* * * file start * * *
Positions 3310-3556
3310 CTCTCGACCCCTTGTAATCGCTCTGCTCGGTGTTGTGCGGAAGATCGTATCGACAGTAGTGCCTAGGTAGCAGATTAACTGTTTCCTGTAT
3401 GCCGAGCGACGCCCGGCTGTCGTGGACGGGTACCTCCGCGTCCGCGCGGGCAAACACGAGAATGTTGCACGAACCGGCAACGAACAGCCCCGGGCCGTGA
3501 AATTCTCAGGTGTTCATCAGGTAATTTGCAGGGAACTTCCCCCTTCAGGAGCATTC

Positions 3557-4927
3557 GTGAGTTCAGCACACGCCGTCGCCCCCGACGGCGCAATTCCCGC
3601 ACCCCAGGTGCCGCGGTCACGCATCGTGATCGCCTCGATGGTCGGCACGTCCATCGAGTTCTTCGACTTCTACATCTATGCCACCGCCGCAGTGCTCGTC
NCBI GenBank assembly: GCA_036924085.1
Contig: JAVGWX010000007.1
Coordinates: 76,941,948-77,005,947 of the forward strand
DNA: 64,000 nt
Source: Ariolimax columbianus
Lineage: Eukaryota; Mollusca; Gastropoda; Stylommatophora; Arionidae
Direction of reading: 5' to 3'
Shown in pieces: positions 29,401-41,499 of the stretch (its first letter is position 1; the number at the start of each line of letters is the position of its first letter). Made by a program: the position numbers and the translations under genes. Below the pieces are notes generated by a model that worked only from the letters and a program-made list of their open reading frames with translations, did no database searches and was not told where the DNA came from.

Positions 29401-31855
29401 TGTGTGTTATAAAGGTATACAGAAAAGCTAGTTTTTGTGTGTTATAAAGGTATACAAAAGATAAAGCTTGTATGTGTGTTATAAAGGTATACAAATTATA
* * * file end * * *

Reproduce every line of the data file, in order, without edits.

Positions 3310-3556
3310 CTCTCGACCCCTTGTAATCGCTCTGCTCGGTGTTGTGCGGAAGATCGTATCGACAGTAGTGCCTAGGTAGCAGATTAACTGTTTCCTGTAT
3401 GCCGAGCGACGCCCGGCTGTCGTGGACGGGTACCTCCGCGTCCGCGCGGGCAAACACGAGAATGTTGCACGAACCGGCAACGAACAGCCCCGGGCCGTGA
3501 AATTCTCAGGTGTTCATCAGGTAATTTGCAGGGAACTTCCCCCTTCAGGAGCATTC

Positions 3557-4927
3557 GTGAGTTCAGCACACGCCGTCGCCCCCGACGGCGCAATTCCCGC
3601 ACCCCAGGTGCCGCGGTCACGCATCGTGATCGCCTCGATGGTCGGCACGTCCATCGAGTTCTTCGACTTCTACATCTATGCCACCGCCGCAGTGCTCGTC
NCBI GenBank assembly: GCA_036924085.1
Contig: JAVGWX010000007.1
Coordinates: 76,941,948-77,005,947 of the forward strand
DNA: 64,000 nt
Source: Ariolimax columbianus
Lineage: Eukaryota; Mollusca; Gastropoda; Stylommatophora; Arionidae
Direction of reading: 5' to 3'
Shown in pieces: positions 29,401-41,499 of the stretch (its first letter is position 1; the number at the start of each line of letters is the position of its first letter). Made by a program: the position numbers and the translations under genes. Below the pieces are notes generated by a model that worked only from the letters and a program-made list of their open reading frames with translations, did no database searches and was not told where the DNA came from.

Positions 29401-31855
29401 TGTGTGTTATAAAGGTATACAGAAAAGCTAGTTTTTGTGTGTTATAAAGGTATACAAAAGATAAAGCTTGTATGTGTGTTATAAAGGTATACAAATTATA